2 mins read

SOCIETAL RESPONSIBILITY IS THE BRAND KINGMAKER IN 2021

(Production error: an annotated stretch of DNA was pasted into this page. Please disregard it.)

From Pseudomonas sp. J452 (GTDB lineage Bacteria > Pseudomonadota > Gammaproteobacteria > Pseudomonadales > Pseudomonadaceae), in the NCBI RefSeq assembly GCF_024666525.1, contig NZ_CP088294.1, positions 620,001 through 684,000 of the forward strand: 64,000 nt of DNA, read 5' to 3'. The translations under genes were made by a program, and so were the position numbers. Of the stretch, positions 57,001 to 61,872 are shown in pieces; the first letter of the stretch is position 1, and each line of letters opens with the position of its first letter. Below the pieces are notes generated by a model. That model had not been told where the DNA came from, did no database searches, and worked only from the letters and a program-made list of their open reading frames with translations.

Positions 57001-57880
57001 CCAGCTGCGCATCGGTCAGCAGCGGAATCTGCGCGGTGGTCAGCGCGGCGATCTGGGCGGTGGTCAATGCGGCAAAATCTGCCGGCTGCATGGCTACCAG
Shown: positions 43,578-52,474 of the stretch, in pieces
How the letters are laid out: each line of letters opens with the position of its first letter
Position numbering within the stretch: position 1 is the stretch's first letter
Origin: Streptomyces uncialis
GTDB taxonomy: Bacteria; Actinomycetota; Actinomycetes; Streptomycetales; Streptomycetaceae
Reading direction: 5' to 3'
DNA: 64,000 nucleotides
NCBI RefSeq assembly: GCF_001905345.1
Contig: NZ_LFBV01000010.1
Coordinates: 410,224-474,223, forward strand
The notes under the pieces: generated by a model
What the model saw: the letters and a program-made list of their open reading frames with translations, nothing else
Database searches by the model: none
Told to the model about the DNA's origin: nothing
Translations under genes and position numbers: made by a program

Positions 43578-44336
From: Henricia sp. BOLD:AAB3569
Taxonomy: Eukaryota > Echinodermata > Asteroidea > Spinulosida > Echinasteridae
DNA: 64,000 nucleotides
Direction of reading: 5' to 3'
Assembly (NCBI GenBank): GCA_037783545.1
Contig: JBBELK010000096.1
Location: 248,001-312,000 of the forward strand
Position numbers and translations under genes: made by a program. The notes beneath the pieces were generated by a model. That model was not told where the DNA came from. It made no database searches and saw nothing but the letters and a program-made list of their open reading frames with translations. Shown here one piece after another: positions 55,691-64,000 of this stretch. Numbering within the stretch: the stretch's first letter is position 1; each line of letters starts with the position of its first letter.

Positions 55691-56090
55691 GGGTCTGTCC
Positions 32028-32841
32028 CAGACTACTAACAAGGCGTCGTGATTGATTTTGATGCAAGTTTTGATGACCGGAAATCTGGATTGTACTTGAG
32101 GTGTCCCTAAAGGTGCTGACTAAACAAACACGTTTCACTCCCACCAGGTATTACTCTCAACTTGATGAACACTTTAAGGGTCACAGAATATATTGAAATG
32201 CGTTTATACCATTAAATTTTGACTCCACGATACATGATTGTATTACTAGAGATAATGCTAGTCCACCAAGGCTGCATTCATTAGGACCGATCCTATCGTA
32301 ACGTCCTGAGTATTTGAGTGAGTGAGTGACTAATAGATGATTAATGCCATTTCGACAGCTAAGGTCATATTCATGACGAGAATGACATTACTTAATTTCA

SOCIETAL RESPONSIBILITY IS THE BRAND KINGMAKER IN 2021